Dear Birding Aus,
In response to David Stowe’s call for more information in regards to Ashwin
Rudder’s posting “OBPs at Melaleuca” on the 8th, I can reassure everyone that
there is a feed table at Melaleuca where the public and birders alike can still
view OBPs. There are at least 21 individuals in the area and at least 8 of
these are females. Our Wildcare, Friends of the Orange-bellied Parrot
volunteers are busy recording colour bands and providing high quality seed to
help boost breeding participation.
Ashwin is correct in saying that the feed table in front of the public
observatory has been removed. This was done because of increased visitor
disturbance at this site plus the propensity for Black Currawongs to loiter
within the vicinity of the feed table in association with the garden/thick
vegetation. Last year we witnessed some near misses on the OBPs. Other less
mobile species, such as Beautiful Firetail, may not have been so lucky and it
was imperative for us to move the table to a more favourable site (i.e. away
from the high Currawong use area). The temporary public hide (a modified tent)
and feed table is situated about 1km to the south of the airstrip.
Ashwin is also correct in his observations of Common Starlings. Starlings are
thankfully uncommon at Melaleuca but often appear after fires in the area,
probably because foraging is made easier in otherwise dense vegetation. There
is 2-3 pairs have moved in to Melaleuca following local habitat management
burns last April. Our department’s crack starling control team are programmed
to remove these animals next week and we will monitor the situation over summer.
I’ve noticed during several trips to Melaleuca this year that there are more
birders visiting the site - no doubt to see the species in case it disappears.
Many people are also attempting to photograph the bird and some have been too
intrusive - unnecessarily disturbing the birds at the feed table or chasing
birds in native vegetation. Considering the precarious position that the
species is in, it is vitally important that everyone takes care in approaching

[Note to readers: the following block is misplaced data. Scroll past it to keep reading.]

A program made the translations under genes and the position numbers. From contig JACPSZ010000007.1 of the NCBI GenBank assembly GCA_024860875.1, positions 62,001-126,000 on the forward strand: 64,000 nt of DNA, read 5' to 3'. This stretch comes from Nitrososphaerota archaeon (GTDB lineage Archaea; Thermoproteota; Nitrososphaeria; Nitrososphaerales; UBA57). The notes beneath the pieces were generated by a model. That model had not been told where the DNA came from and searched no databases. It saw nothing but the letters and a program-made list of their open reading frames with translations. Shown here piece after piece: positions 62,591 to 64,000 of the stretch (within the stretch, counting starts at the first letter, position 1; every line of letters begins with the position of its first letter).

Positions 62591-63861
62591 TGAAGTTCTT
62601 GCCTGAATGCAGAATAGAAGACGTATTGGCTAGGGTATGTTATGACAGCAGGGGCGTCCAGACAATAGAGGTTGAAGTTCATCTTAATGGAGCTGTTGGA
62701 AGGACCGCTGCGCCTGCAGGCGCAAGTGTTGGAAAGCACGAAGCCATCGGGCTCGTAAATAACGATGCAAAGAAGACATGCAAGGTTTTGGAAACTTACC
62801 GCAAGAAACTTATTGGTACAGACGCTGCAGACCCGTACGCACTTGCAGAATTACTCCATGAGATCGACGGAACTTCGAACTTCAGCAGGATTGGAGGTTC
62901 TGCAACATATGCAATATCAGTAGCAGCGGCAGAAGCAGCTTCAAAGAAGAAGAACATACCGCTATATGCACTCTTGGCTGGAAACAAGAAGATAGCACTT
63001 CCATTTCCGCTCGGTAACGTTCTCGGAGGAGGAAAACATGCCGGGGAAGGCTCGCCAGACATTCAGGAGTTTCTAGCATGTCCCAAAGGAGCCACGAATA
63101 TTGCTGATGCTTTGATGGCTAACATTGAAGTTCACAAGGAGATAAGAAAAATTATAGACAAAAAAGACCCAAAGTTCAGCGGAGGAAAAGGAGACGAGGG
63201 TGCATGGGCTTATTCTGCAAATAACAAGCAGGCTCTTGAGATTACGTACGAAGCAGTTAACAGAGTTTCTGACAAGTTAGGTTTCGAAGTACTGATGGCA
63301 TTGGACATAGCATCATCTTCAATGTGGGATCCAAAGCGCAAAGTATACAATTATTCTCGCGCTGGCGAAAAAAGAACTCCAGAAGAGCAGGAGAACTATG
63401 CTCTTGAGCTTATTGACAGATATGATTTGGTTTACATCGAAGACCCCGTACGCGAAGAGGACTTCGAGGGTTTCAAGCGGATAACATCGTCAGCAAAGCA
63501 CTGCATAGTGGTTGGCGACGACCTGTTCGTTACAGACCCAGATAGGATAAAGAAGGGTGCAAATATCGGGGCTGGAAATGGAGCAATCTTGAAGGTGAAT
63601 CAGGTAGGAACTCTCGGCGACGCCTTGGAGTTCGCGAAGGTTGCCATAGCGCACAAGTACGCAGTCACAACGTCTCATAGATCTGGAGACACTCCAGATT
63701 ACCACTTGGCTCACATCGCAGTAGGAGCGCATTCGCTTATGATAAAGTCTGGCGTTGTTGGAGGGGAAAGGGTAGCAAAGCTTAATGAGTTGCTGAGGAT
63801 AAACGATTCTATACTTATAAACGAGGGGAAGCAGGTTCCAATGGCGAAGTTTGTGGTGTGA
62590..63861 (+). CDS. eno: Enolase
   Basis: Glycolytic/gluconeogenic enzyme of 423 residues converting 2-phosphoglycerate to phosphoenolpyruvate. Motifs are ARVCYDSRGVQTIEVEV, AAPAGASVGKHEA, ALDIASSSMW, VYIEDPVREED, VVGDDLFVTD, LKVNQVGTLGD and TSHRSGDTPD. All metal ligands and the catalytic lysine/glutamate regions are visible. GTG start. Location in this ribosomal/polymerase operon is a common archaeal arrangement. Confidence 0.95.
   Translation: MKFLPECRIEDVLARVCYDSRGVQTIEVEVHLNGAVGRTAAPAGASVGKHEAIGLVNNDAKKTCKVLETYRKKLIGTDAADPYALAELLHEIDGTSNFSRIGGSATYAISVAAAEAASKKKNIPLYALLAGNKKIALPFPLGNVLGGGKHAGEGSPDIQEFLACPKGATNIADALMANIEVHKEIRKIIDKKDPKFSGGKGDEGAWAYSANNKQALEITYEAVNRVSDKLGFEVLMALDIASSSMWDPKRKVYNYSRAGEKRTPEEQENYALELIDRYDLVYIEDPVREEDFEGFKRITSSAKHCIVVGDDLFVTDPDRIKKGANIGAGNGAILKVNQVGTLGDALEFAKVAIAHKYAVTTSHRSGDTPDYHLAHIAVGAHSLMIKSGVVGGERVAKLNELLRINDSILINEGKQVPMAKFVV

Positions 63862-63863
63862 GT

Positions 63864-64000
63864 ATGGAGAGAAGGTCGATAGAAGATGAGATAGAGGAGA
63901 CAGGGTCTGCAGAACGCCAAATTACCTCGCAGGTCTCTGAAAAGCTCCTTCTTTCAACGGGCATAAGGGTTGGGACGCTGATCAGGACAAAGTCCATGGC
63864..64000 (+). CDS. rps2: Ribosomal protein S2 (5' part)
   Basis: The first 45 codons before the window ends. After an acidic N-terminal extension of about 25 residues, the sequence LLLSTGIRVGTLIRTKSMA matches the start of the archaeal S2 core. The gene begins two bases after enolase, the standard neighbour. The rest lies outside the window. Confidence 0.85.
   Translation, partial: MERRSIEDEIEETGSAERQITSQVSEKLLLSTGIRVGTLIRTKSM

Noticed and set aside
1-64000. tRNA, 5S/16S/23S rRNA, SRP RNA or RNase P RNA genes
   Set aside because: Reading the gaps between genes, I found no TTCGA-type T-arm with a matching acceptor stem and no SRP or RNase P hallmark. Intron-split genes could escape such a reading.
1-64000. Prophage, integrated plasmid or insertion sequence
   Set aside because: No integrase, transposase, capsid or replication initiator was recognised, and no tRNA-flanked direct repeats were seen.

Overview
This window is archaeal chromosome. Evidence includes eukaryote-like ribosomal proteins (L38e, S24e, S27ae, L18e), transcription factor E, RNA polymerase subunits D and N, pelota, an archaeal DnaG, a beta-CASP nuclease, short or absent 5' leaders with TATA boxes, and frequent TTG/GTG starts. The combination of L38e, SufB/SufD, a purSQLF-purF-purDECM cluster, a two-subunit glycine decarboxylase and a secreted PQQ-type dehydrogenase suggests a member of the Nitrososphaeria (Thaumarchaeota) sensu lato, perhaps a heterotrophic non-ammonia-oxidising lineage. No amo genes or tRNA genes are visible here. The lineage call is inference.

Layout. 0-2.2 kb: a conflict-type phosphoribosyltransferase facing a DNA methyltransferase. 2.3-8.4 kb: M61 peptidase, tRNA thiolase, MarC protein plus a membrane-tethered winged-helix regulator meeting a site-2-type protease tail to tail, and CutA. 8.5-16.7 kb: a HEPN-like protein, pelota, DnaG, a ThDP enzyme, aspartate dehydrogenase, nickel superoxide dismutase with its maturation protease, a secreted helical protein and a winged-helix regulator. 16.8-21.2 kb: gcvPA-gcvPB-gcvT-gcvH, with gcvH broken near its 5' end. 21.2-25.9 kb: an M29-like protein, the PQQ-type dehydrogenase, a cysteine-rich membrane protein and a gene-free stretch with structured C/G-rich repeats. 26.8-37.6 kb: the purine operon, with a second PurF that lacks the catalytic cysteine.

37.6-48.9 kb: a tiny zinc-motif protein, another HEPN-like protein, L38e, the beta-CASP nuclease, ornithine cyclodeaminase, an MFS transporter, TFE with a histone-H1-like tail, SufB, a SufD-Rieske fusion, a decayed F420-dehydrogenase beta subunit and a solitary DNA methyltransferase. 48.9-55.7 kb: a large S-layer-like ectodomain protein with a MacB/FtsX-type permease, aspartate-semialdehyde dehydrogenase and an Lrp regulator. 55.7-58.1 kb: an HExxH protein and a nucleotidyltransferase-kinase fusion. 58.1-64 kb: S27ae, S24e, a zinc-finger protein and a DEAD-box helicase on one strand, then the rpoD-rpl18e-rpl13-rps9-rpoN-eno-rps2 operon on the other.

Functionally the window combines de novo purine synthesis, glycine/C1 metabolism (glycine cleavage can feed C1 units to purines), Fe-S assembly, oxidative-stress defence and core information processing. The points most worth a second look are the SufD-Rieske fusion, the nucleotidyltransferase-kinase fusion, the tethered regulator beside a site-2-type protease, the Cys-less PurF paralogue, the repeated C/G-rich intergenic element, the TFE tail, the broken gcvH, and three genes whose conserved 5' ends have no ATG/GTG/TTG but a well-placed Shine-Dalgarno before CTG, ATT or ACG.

birds to minimise disturbance. Visitors are welcome to quietly view the birds
at the feed table from the hide and allow the birds to do their own thing in
native veg. With patience, excellent views can be had of this beautiful bird.
We certainly do not want anyone to set up hides or climb trees. The pilots are
familiar with the OBPs and our volunteer observers are happy to provide some
Our work continues and I’m confident that we will have a successful breeding
season this year. Anyone visiting Melaleuca to observe the OBP might like to
consider donating to the Wildcare Save the Orange-bellied Parrot Fund
(http://www.wildcaretas.org.au/donation). Donations of $2 or more are tax
deductible and all funds will be used to support recovery program.
Let’s hope we can enjoy the OBP in its wilderness home for many years to come.
Chair, Orange-bellied Parrot Recovery Team
phone Aus 03 62 336033
mobile Aus 0419 120 298
fax Aus 03 62 333477
134 Macquarie Street Hobart
GPO Box 44
CONFIDENTIALITY NOTICE AND DISCLAIMER
The information in this transmission may be confidential and/or protected by
legal professional privilege, and is intended only for the person or persons to
whom it is addressed. If you are not such a person, you are warned that any
disclosure, copying or dissemination of the information is unauthorised. If
you have received the transmission in error, please immediately contact this
office by telephone, fax or email, to inform us of the error and to enable
arrangements to be made for the destruction of the transmission, or its return
at our cost. No liability is accepted for any unauthorised use of the
information contained in this transmission.
To unsubscribe from this mailing list,
send the message:
(in the body of the message, with no Subject line)